I think that the Garland, NC shirt factory is in the process of being sold now but I'm not sure what the new buyer will manufacture there. If the OP means that the MTM shirts will come from that factory...I doubt it.
Yes, it did. It had thick carpeting, dark paneled walls and cases for it wares, and oh so reliable stockage. All the standard cuts, colors, and fabrics were always there, and the changing years and seasons brought alternatives with minor differences, like Shetlands or cords in a new color that was for that year only and displaced nothing. On the tailored floor they would similarly add a suit with a new stripe, a POW plaid in a new shade of grey, and a couple of new tweeds to augment the staple herringbones and glen plaids. Otherwise nothing ever changed. Then in the eighties they moved into malls and used the same metal and glass modular displays as Macy's, changed their timeless labels, abandoned Makers 3/2 sack suits, and started changing other things at an alarming rate. The last straw was when they started replacing the staff who were like family to me. Yes, it really did exist.And now I shall really blow your mind: did BB ever truly exist?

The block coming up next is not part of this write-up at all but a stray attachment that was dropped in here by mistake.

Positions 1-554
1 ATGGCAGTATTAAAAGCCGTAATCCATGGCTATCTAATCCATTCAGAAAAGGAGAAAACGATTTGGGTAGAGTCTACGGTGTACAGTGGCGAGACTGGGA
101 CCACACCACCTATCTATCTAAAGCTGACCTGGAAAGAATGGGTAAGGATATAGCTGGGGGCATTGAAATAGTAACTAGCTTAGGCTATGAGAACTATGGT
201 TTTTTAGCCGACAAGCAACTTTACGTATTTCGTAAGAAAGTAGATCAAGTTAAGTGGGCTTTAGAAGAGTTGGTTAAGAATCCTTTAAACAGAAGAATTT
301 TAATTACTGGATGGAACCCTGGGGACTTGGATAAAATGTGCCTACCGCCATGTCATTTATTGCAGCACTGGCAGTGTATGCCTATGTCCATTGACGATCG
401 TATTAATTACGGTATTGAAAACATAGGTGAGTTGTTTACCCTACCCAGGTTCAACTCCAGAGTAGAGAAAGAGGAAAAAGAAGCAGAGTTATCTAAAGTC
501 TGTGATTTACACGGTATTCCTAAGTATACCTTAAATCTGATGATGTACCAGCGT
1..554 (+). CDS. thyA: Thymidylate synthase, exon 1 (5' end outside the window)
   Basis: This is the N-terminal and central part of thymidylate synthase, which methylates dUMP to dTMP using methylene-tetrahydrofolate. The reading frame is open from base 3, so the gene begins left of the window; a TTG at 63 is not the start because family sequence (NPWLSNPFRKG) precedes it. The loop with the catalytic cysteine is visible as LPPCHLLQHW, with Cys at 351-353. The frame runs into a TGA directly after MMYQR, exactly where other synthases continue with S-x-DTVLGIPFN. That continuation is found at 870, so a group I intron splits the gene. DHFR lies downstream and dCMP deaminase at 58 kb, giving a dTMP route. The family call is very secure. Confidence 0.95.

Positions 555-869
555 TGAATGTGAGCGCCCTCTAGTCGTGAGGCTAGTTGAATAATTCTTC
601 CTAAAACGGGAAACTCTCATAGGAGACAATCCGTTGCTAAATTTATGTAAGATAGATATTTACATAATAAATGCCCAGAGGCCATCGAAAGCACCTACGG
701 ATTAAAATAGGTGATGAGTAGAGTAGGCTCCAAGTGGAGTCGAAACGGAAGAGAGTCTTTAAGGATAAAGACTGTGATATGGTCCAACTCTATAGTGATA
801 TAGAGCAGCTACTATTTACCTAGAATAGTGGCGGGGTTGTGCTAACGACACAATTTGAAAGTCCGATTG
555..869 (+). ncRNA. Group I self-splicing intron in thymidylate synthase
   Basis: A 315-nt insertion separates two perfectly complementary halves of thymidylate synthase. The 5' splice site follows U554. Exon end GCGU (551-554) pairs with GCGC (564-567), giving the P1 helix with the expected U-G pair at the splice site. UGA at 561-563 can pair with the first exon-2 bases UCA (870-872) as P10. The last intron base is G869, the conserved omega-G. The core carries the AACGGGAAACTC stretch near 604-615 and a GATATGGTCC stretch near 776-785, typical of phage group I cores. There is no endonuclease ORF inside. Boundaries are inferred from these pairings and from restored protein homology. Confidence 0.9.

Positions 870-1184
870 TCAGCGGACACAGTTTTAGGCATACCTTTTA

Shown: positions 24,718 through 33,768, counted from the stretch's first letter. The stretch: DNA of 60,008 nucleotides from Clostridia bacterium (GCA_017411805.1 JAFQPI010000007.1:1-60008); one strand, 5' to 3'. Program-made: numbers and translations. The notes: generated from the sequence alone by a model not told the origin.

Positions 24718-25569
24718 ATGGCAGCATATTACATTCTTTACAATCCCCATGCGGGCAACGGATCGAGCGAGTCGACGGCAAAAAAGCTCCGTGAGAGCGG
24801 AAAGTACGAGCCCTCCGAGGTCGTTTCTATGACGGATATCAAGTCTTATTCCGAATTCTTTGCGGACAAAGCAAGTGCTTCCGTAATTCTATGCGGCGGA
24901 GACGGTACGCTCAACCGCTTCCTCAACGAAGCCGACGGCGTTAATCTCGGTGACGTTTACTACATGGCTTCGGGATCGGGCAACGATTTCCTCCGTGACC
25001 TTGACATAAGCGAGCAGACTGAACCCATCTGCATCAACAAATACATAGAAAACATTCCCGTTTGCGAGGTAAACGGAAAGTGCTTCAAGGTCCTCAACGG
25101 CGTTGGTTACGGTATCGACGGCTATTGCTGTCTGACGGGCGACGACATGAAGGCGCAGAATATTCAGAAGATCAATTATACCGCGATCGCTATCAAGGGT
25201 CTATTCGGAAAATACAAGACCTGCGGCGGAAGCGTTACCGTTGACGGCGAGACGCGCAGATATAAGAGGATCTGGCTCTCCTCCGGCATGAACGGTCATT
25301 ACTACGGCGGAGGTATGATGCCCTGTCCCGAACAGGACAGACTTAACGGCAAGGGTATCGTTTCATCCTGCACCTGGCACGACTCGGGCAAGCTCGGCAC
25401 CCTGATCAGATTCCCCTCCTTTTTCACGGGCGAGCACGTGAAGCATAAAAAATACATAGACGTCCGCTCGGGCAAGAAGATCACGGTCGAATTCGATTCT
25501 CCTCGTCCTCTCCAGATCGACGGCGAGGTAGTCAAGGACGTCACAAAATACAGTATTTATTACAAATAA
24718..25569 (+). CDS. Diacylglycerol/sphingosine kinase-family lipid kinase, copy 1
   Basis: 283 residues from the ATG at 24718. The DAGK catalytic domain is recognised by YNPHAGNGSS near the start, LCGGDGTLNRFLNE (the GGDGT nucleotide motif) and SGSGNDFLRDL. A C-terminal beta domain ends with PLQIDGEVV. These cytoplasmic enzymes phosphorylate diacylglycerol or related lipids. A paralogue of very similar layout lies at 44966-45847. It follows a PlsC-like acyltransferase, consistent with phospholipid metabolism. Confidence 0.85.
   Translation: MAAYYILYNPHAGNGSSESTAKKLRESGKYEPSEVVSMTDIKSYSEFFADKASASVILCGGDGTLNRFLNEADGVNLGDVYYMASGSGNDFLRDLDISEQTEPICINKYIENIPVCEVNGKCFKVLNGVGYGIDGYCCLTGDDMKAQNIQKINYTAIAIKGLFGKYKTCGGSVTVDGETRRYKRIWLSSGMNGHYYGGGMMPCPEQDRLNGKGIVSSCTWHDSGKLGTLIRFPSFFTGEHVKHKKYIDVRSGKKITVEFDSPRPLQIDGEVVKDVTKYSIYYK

Times have indeed changed, but the salesman's glib response fails to acknowledge an important truth. For ages Brooks was evolving. They gently pushed the evolution of traditional clothing, but along the way they hung onto values that had served them and their customers so well. They used American manufacturing extensively and made high quality products that were very comfortable and represented good value. From such a platform the careful introduction of seersucker, madras, colored OCBDs, and more was a strategy to cement allegiance with the young and retain the allegiance of older and old. Since the mid-1980s they have hastily jettisoned the things that retained allegiance and gone so far afield that it is a wonder that they aren't in Chapter 7.I agree with TKI. In the early eighties, I went into Brooks Brothers in Chicago (I think on Michigan Avenue), and the atmosphere and decor was exactly as he describes above. It was restrained, sophisticated in a quiet way, and filled with quality clothing and accessories. The next time I went into a BB shop was in Boston in 2014. There was nothing in that store that reminded me of the one I saw in Chicago and I had a conversation with one of the salesmen about it. His response, to paraphrase it: Times have changed.